Adversely affected business by coronavirus

Self-Employment Income Support Scheme

What is an Adversely Affected Business?

A taxable grant was payable to eligible self-employed individuals (and partners) in the course of the COVID-19 crisis.

HMRC will and have already started policing claims to ensure that only those eligible were in receipt of the grant. Many of the qualifying criteria are factual. However, one aspect that is open to interpretation is the question of what constitutes and adversely affected business.

HMRC have issued guidance, as such, by means of examples to amplify the comments.

Within this part of the guidance, again, some of the criteria are clear.

Generally a business will have been adversely affected where it has experienced lower income or higher costs due to coronavirus.

That, in itself, is somewhat broad as there are many other factors which can affect income and costs. What is important here is that the changes are as a result of the pandemic and restrictions placed upon traders.

So it is important that the traders analyses the cause of the downturn. In the vast majority of cases this is most likely the COVD-19 situation.

Some obvious causes are if the trader:

  1. Is or was shielding
  2. Is or was self-isolating
  3. Is or was sick because of COVID-19
  4. Has or had caring responsibilities because of COVID-19

That being said, these criteria must have had an adverse impact on the business. It is conceivable that, given the nature of the business, work could continue as normal in the above circumstances. So fitting the above criteria is not an automatic passport to the grant.

HMRC also consider other factors over and above the preceding points.

These are where the business has scale down, temporarily stop trading or incurred additional costs because:

  1. The supply chain has been interrupted
  2. There have been fewer or no customers or clients
  3. The staff have been unable to come in to work, or work at home
  4. Contracts have been cancelled
  5. The business had to purchase PPE in order to follow social distancing rules

It is important that records are kept of all aspects under consideration as HMRC may well call for such evidence at a later date.

Examples would be:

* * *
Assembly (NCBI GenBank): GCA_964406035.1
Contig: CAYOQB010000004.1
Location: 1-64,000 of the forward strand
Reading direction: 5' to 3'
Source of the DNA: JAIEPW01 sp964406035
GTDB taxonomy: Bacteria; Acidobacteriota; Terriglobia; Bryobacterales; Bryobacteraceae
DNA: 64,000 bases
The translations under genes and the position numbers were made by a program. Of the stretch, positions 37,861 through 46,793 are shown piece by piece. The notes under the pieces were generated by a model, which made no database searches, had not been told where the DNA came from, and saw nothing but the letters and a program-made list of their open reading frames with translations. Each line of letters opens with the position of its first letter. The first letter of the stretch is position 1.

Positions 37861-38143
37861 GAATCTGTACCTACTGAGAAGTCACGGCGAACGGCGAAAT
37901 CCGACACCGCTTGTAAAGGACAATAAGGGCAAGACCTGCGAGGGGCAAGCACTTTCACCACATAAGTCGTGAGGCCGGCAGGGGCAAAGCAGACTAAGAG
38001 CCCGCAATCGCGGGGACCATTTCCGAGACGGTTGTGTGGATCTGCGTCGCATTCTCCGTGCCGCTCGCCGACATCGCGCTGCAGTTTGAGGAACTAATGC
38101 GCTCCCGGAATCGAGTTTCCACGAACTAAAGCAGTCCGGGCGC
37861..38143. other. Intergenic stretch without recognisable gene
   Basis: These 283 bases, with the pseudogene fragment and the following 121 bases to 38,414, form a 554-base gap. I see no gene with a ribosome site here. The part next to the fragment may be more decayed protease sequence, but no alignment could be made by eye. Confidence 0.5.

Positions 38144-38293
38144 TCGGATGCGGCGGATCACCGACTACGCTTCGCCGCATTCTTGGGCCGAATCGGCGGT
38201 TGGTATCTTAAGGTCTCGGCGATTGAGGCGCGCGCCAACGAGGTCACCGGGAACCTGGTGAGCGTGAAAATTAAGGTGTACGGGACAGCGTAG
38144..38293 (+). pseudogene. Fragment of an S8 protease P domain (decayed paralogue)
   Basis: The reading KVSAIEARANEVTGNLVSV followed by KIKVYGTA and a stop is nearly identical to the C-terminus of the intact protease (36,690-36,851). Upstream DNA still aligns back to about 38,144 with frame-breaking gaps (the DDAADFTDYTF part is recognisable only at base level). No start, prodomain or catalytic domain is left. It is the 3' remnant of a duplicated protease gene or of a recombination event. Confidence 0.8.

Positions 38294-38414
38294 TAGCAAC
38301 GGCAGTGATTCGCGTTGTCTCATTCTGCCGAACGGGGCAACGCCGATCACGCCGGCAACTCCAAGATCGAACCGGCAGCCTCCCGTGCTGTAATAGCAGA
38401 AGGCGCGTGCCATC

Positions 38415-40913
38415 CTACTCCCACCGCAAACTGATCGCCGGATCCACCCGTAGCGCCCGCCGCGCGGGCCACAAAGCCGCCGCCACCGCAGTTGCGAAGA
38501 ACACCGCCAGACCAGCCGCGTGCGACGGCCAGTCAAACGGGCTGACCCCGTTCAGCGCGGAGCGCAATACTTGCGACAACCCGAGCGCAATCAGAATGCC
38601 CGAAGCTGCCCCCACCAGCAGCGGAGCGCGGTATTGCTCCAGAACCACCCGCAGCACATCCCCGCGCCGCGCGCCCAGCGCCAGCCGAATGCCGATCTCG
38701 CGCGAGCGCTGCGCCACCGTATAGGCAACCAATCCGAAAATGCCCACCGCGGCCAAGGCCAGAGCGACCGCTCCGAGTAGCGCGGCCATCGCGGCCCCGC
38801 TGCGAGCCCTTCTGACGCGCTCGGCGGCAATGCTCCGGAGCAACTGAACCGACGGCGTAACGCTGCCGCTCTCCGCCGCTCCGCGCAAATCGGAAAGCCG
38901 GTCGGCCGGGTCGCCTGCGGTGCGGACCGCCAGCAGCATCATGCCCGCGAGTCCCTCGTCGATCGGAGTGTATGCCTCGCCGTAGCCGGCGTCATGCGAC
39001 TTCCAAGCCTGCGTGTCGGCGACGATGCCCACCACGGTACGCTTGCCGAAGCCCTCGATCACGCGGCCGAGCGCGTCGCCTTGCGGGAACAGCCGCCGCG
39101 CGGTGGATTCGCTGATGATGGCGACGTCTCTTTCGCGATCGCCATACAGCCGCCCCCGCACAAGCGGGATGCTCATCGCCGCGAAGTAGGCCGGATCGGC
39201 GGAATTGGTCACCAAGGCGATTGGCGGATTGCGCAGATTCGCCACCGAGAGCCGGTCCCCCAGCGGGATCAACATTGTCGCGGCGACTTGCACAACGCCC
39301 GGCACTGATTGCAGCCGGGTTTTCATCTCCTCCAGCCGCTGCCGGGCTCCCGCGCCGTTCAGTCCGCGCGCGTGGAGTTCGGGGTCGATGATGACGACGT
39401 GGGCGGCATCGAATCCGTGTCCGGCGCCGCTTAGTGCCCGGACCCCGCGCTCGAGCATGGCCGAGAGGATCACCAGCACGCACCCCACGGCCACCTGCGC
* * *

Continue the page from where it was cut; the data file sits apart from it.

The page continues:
1. Business accounts showing a reduction in turnover or increase in expenditure. It may be advisable to prepare a statement for the various periods during the crisis. Total lockdown, relaxation of lockdown on a partial basis. Regional lockdown (e.g. Leicester)
  2. Confirmation of any coronavirus-related business loans you have received
  3. Dates your business had to close due to lockdown restrictions
  4. Dates you or your staff were unable to work due to coronavirus symptoms, shielding or caring responsibilities, or what considerations were made to staff working from home
  5. Details of expenditure on PPE and what measures were taken by the business in order to comply with social distancing rules (signage, screens, contactless payment equipment for example)
  6. Records of contract cancellations

There is no de minimis associated with these rules. What is necessary is to prove that there has been a downturn.

However, it is interesting to note that, in the more detailed commentary from HMRC, the word “substantial” has been used without explanation.

It is difficult to know exactly what is meant here and the use of the word is somewhat contradictory to the main guidance. Time will tell if HMRC will adopt the usual stance on “substantial” being greater than 20%. However, provided the above criteria are met, it would be possible to argue that the guidelines were followed as published at the time. To introduce a quantative test after the event would be somewhat disingenuous.

As with all of the Government help during the crisis, issues and anomalies will continue to develop.


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